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Int J Food Microbiol. 2015 Apr 16;199:1-7. doi: 10.1016/j.ijfoodmicro.2015.01.007. Epub 2015 Jan 14.

Molecular identification of Anisakis and Hysterothylacium larvae in marine fishes from the East China Sea and the Pacific coast of central Japan.

Author information

1
Department of Immunity and Biochemistry, Institute of Parasitic Disease, Zhejiang Academy of Medical Sciences, Hangzhou, China. Electronic address: qmkong_1025@163.com.
2
Guangdong Provincial Key Laboratory for Healthy and Safe Aquaculture, Key Laboratory of Ecology and Environmental Science in Guangdong Higher Education, College of Life Science, South China Normal University, Guangzhou, China. Electronic address: lanfenf@vip.qq.com.
3
Division of Chronic Disease Control and Prevention, Center for Disease Control and Prevention, Zhoushan, China. Electronic address: zscdcmbk@163.com.
4
Section of Environmental Parasitology, Division of Public Health, Graduate School of Medical and Dental Sciences, Tokyo Medical and Dental University, Tokyo, Japan. Electronic address: ocha.vip@tmd.ac.jp.
5
Department of Immunity and Biochemistry, Institute of Parasitic Disease, Zhejiang Academy of Medical Sciences, Hangzhou, China. Electronic address: dong.kewei0@163.com.
6
Department of Immunity and Biochemistry, Institute of Parasitic Disease, Zhejiang Academy of Medical Sciences, Hangzhou, China. Electronic address: loudi70@163.com.
7
Department of Immunity and Biochemistry, Institute of Parasitic Disease, Zhejiang Academy of Medical Sciences, Hangzhou, China. Electronic address: dingjianzu@163.com.
8
Department of Immunity and Biochemistry, Institute of Parasitic Disease, Zhejiang Academy of Medical Sciences, Hangzhou, China. Electronic address: tongqunbo@hotmail.com.
9
Department of Immunity and Biochemistry, Institute of Parasitic Disease, Zhejiang Academy of Medical Sciences, Hangzhou, China. Electronic address: misszhengbin@163.com.
10
Department of Immunity and Biochemistry, Institute of Parasitic Disease, Zhejiang Academy of Medical Sciences, Hangzhou, China. Electronic address: chenrui75@163.com.
11
Section of Environmental Parasitology, Division of Public Health, Graduate School of Medical and Dental Sciences, Tokyo Medical and Dental University, Tokyo, Japan. Electronic address: matata.vip@tmd.ac.jp.
12
Department of Immunity and Biochemistry, Institute of Parasitic Disease, Zhejiang Academy of Medical Sciences, Hangzhou, China. Electronic address: llsshh2003@163.com.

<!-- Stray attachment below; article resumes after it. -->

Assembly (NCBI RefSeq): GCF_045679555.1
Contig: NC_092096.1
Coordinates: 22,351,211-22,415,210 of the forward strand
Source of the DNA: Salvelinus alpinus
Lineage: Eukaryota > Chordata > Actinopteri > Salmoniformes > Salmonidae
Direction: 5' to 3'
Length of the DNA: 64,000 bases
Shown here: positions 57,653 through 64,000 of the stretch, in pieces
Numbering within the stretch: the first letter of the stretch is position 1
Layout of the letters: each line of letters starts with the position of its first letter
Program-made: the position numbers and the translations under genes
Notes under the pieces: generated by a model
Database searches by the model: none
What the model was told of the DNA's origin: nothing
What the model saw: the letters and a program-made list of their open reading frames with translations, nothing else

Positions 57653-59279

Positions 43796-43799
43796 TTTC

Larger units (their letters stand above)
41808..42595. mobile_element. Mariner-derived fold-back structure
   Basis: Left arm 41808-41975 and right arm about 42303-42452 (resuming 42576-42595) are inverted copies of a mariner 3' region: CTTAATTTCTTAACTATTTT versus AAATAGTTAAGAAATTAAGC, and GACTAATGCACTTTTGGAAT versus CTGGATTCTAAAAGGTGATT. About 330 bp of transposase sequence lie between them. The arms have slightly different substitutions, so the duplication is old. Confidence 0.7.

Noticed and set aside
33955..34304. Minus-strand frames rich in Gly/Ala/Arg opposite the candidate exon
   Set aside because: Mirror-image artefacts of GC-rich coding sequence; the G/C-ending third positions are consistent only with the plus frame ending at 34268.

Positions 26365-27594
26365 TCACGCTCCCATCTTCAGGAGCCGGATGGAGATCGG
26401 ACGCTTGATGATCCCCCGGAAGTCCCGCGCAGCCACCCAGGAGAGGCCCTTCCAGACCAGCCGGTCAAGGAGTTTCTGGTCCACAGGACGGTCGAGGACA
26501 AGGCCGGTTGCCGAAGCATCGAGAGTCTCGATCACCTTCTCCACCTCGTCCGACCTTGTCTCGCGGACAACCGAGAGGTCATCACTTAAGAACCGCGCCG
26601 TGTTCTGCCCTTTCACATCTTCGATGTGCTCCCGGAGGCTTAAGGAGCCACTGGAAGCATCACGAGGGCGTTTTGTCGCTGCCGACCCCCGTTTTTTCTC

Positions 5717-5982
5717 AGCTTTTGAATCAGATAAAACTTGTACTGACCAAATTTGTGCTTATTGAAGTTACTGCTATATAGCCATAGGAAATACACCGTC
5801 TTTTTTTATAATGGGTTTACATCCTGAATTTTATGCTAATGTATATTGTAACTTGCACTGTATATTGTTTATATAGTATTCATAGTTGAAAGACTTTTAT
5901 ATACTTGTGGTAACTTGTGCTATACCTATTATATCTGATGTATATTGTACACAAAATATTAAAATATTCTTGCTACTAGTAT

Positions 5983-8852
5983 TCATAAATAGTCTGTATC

Abstract

Anisakiasis is a human disease caused by the accidental ingestion of larvae belonging to the family Anisakidae. Three fish species, the small yellow croaker Pseudosciaena polyactis, the mackerel Pneumatophorus japonicus and the hairtail Trichiurus haumela are important source for food products in the East China Sea. The prevalence and the identification of Anisakidae larvae in these fishes will benefit the prevention and control of anisakiasis. In this study, fish samples were obtained from fish markers in the East China Sea and the Pacific coast of central Japan during April 2011 and July 2013. For species identification, the PCR-based restriction fragment length polymorphism (PCR-RFLP) analysis of the entire ITS region (ITS1, 5.8 S and ITS2) of nuclear ribosomal DNA (rDNA) was performed. In total, 2004 larvae were collected from 80 hairtail fish, 20 small yellow croaker, and 27 mackerel from the East China Sea and the Pacific coast of central Japan. High prevalence of Anisakidae larvae infection (116/122, 95.1%) was detected in the East China Sea. Seven species were identified belonging to the genera Anisakis (Nematoda: Anisakidae) and Hysterothylacium (Nematoda: Anisakidae). Anisakis pegreffii was the predominant species accounting for 84.8% of all larvae examined in East China Sea, while all Anisakidae larvae isolated from Japan were identified as Anisakis simplex sensu stricto (s.s.). In the East China Sea, A. simplex s.s. and Anisakis typica were 0.6% (4/619) and 1.5% (9/619) of the identified nematodes, respectively. Interestingly, one larva was identified as a recombinant genotype of A. simplex s.s. and A. pegreffii. In addition, four species of the genus Hysterothylacium, namely, Hysterothylacium amoyense (31/619, 5.0%), Hysterothylacium aduncum (10/619, 1.6%), Hysterothylacium fabri (21/619, 3.4%) and Hysterothylacium spp. (18/619, 2.9%) were also identified in the present study. This is a comprehensive epidemiological dataset for the family Anisakidae in the East China Sea. The identification of A. typica, recombinant genotype of A. simplex s.s. and A. pegreffii, H. amoyense and H. fabri is first reported in this area. The wide diversity and substantial geographical distributions of these nematodes will provide a foundation for future studies of Anisakidae family. The high prevalence of these nematodes in marine fishes off the East China Sea may pose considerable food safety problems, which is a potential cause of human anisakiasis.

KEYWORDS:

Agarose (PubChem CID: 73557002); Anisakidae nematodes; EDTA (PubChem CID: 6049); East China Sea; Ethanol (PubChem CID: 702); Magnesium chloride (PubChem CID: 24584); Marine fishes; Molecular identification; Sodium chloride (PubChem CID: 5234); Tris–HCl (PubChem CID: 93573); dATP (PubChem CID: 15993); dCTP (PubChem CID: 65091); dGTP (PubChem CID: 65103); dTTP (PubChem CID: 64968)

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